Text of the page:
DNA analysis from the 12th century reveals the hidden roots of modern genetic diseases

Researchers also suggested that their study challenges the previous view that disease-related variants associated with Ashkenazi Jewish populations only became more common in the past 600 years.

As reported in The Independent, scientists from the Natural History Museum, University College London, Mainz and Cambridge Universities, and the Francis Crick Institute, conducted an analysis of the remains of six of the people discovered at Norwich.

The findings indicate that four of the probable victims were relatives, including three young sisters (aged 5-10 years, 10-15 years, and a young adult). They also may point to widespread fatalities from famine, disease, or murder.

Dr. Selina Brace, a principal researcher at the Natural History Museum and lead author of the paper, said: “I’m delighted and relieved that 12 years after we first started analyzing the remains of these individuals, technology has caught up and helped us to understand this historical cold case of who these people were and why we think they were murdered.”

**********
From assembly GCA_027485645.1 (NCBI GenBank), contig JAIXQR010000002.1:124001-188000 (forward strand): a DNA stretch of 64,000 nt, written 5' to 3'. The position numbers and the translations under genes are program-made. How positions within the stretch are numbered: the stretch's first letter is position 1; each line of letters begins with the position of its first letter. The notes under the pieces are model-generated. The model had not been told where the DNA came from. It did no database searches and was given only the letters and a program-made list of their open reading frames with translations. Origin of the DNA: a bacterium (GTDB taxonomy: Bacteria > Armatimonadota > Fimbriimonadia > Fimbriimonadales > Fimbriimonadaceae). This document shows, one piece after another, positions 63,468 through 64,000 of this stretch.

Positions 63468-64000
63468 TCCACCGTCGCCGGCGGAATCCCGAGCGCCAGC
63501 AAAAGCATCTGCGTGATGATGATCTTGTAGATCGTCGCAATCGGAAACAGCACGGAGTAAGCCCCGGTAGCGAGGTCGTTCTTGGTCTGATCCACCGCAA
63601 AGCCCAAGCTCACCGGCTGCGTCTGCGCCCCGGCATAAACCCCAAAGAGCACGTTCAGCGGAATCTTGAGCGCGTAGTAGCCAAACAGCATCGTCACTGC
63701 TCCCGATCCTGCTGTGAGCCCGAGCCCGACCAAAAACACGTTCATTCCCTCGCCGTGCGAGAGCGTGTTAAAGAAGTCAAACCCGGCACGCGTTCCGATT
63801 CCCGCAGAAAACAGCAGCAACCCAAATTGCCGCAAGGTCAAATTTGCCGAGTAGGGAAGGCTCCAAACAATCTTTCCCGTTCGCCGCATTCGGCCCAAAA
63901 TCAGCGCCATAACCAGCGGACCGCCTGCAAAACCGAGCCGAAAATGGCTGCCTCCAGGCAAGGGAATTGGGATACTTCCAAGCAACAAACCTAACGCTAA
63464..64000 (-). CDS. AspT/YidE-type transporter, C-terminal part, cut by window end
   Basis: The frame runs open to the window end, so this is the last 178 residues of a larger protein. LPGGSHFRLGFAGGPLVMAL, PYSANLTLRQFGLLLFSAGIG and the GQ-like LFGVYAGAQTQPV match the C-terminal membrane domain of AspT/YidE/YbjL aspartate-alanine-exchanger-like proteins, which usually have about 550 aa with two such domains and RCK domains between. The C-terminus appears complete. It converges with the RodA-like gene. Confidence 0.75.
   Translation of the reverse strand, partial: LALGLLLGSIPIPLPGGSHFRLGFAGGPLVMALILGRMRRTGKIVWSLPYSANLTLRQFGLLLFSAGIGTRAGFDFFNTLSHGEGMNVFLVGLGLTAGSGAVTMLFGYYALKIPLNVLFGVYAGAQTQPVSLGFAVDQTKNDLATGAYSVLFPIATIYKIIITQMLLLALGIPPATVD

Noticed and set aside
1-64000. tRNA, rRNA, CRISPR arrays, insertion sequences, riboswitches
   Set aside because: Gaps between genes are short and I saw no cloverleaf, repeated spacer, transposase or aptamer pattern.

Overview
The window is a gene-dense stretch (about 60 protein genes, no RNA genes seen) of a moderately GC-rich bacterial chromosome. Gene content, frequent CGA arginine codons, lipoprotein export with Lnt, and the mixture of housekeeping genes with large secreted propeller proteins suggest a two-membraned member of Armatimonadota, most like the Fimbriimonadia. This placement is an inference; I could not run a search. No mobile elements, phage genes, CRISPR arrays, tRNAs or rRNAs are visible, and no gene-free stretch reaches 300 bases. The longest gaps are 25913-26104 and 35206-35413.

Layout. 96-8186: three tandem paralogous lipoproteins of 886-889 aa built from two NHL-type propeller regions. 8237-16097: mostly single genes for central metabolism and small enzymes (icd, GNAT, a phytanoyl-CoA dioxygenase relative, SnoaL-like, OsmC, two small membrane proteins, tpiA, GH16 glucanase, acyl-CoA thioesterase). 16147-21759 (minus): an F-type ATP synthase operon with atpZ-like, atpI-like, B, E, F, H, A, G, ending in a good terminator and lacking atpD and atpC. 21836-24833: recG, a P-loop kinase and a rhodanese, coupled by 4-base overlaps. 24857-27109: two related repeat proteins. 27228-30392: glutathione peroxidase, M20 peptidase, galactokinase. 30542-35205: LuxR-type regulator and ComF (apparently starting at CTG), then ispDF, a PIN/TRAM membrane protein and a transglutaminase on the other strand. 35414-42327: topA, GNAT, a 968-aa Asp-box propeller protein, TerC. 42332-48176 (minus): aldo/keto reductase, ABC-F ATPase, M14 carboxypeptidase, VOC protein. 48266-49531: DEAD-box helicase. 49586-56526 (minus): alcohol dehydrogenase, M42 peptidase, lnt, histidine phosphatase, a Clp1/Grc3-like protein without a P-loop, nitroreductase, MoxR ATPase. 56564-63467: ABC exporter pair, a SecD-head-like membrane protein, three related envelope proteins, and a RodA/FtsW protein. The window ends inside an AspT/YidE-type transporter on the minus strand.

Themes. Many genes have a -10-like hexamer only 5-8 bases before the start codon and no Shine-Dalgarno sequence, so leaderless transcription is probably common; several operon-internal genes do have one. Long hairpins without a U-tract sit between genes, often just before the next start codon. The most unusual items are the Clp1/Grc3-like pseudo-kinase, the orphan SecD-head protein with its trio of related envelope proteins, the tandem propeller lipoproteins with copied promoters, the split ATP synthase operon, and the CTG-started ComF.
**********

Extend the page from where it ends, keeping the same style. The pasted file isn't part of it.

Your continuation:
Co-author Professor Mark Thomas, of University College London, said: “It was quite surprising that the initially unidentified remains filled the historical gap about when certain Jewish communities first formed, and the origins of some genetic disorders.”

It’s hard to say what exactly happened – yet

Jewish communities have suffered genocides throughout history.

According to the study, the findings are consistent with these people being victims of a historically recorded antisemitic massacre in Norwich on February 6, 1190 AD by local crusaders and their supporters.

Dr. Tom Booth, the senior research scientist at the Francis Crick Institute, said: “Ralph de Diceto’s account of the 1190 AD attacks is evocative, but a deep well containing the bodies of Jewish men, women, and especially children forces us to confront the real horror of what happened.”

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